Safeguarding and charities

Safeguarding and charities

On 6th December the Charity Commission published its updated strategy for dealing with safeguarding issues in charities.

Strategy for dealing with safeguarding issues in charities

A key strategic aim of the Charity Commission is to ensure that trustees carry out their duties as required by law. This includes trustees “taking reasonable steps to protect their beneficiaries, and others who come into contact with their charity, from harm”.

They outline that “Safeguarding should be a key governance priority for trustees. Any failure by trustees to manage safeguarding risks adequately is of serious regulatory concern to the Charity Commission and it may consider this to be misconduct and/or mismanagement in the administration of the charity and this may also be a breach of trustee duty.”

The updated strategy includes guidance on:

  • how the Charity Commission works with key partners and agencies to prevent safeguarding concerns arising
  • the regulatory role the Charity Commission takes to ensure that trustees carry out their safeguarding duties
  • how it responds to allegations or reports of safeguarding incidents in charities

Safeguarding policies and procedures

In the strategy paper the commission state that “it is essential that trustees:

  • know their responsibilities
  • have adequate measures in place to assess and address safeguarding risks
  • have adequate safeguarding policies and procedures appropriate for their charity’s particular circumstances and which reflect both the law and best practice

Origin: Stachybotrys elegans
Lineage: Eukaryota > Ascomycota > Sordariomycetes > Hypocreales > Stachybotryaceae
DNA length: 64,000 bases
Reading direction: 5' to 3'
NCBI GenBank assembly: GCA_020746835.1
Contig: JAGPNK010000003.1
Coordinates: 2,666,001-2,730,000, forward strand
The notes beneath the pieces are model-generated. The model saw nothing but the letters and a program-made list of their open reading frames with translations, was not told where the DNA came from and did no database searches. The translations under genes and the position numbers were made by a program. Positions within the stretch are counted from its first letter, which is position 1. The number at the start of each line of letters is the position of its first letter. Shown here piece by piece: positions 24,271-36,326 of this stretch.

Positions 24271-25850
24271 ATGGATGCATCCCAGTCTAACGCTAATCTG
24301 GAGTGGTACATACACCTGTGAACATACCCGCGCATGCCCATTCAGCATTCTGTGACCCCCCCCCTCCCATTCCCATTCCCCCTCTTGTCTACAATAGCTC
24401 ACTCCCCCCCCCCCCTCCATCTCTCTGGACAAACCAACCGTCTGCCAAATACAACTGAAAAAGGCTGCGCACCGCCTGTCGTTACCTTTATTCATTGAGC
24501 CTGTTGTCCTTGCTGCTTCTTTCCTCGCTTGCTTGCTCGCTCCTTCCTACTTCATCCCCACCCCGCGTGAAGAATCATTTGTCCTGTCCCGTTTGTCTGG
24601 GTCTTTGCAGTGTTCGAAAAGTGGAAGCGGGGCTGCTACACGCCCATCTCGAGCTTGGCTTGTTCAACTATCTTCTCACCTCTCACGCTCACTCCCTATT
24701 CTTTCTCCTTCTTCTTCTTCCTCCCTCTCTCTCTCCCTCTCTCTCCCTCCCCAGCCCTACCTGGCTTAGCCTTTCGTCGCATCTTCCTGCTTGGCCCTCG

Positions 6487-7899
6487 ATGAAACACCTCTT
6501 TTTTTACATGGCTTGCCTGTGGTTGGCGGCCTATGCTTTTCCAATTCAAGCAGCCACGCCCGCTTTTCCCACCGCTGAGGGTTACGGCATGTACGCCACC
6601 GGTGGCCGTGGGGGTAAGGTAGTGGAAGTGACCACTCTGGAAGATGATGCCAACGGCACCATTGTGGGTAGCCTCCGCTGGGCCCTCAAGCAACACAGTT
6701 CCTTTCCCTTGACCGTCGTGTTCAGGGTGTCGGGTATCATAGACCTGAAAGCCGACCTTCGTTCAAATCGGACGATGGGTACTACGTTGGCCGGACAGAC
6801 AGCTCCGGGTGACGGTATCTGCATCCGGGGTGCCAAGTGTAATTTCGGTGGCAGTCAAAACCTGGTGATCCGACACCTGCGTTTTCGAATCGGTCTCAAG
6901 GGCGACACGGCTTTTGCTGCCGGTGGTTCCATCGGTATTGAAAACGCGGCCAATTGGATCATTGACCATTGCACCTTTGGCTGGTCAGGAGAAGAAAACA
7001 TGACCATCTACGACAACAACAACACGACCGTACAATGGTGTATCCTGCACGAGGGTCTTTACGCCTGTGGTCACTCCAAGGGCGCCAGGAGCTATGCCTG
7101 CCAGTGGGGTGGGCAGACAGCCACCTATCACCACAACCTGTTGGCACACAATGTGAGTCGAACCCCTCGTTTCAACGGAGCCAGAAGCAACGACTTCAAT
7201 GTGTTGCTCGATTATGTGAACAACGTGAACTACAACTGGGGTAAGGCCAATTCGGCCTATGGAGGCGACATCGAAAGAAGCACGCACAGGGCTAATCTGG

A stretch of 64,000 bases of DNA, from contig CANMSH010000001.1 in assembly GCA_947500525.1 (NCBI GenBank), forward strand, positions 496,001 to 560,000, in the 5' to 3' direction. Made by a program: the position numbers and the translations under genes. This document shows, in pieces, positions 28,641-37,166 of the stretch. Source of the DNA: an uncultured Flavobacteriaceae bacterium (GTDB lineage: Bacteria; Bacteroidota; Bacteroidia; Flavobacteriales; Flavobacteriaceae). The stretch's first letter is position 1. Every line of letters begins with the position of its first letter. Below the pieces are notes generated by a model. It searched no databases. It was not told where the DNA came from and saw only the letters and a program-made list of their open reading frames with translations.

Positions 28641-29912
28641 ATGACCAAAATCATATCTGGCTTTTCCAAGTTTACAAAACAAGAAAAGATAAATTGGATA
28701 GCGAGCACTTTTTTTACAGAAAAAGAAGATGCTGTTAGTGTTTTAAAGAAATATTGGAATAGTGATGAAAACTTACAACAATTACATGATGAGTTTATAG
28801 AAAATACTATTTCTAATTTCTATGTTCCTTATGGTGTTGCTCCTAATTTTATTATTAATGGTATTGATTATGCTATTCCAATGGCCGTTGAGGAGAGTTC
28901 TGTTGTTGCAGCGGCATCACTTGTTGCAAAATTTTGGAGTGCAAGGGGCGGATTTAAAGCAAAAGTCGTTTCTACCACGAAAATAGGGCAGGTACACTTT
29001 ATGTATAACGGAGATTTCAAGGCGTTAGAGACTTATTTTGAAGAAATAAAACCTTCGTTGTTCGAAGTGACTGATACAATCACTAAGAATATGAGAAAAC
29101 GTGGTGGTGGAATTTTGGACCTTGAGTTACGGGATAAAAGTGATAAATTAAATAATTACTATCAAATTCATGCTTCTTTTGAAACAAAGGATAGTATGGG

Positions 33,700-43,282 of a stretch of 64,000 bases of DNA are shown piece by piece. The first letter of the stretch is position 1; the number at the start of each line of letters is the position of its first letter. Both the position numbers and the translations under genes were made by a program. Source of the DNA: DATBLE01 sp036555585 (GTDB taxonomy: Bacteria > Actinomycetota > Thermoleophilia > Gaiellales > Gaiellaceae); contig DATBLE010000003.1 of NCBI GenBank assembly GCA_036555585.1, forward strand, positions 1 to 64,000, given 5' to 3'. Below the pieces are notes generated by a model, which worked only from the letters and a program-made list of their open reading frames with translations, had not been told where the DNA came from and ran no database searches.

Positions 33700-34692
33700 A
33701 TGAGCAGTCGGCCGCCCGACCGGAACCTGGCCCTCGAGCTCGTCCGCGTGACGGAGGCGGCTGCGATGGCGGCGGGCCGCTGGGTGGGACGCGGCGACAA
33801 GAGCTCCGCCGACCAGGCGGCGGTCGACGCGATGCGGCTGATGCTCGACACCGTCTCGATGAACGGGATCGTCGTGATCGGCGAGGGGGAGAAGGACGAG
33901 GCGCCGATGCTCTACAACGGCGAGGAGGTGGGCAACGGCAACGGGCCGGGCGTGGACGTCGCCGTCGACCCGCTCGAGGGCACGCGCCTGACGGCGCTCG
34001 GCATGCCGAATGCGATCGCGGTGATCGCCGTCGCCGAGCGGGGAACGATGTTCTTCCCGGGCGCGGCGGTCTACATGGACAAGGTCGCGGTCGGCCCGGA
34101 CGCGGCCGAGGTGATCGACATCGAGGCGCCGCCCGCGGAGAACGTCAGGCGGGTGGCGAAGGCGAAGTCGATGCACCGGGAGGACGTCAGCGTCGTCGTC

• make sure that these policies and procedures are effectively implemented and regularly reviewed.

Safer recruitment

With regards to safer recruitment, the paper states that:

“Charities have a responsibility to make sure that trustees, employees and volunteers are suitable to work with children and adults at risk; that they obtain appropriate checks from the DBS; and that they are legally able to act in these positions. Charities should obtain and verify the original certificate of any DBS Checks.”

The Prevent duty

Some charities will also be subject to a duty under section 26 of the Counter-Terrorism and Security Act 2015 to have ‘due regard to the need to prevent people from being drawn into terrorism’. The strategy document states that:

“Trustees of those charities should make sure that they are familiar with the government’s statutory guidance on the Prevent duty.”

EduCare can help

Our complete online duty of care and safeguarding e-learning service contains a broad range of training courses including Safer Recruitment and The Prevent Duty as well as a course on Child Protection which provides advice and information about how to spot the signs of abuse, how to report concerns and practical advice about preparing a Child Protection policy.

We work with several leading charities who use our courses to train their staff and volunteers including Macmillan Cancer Support and Action for Children.

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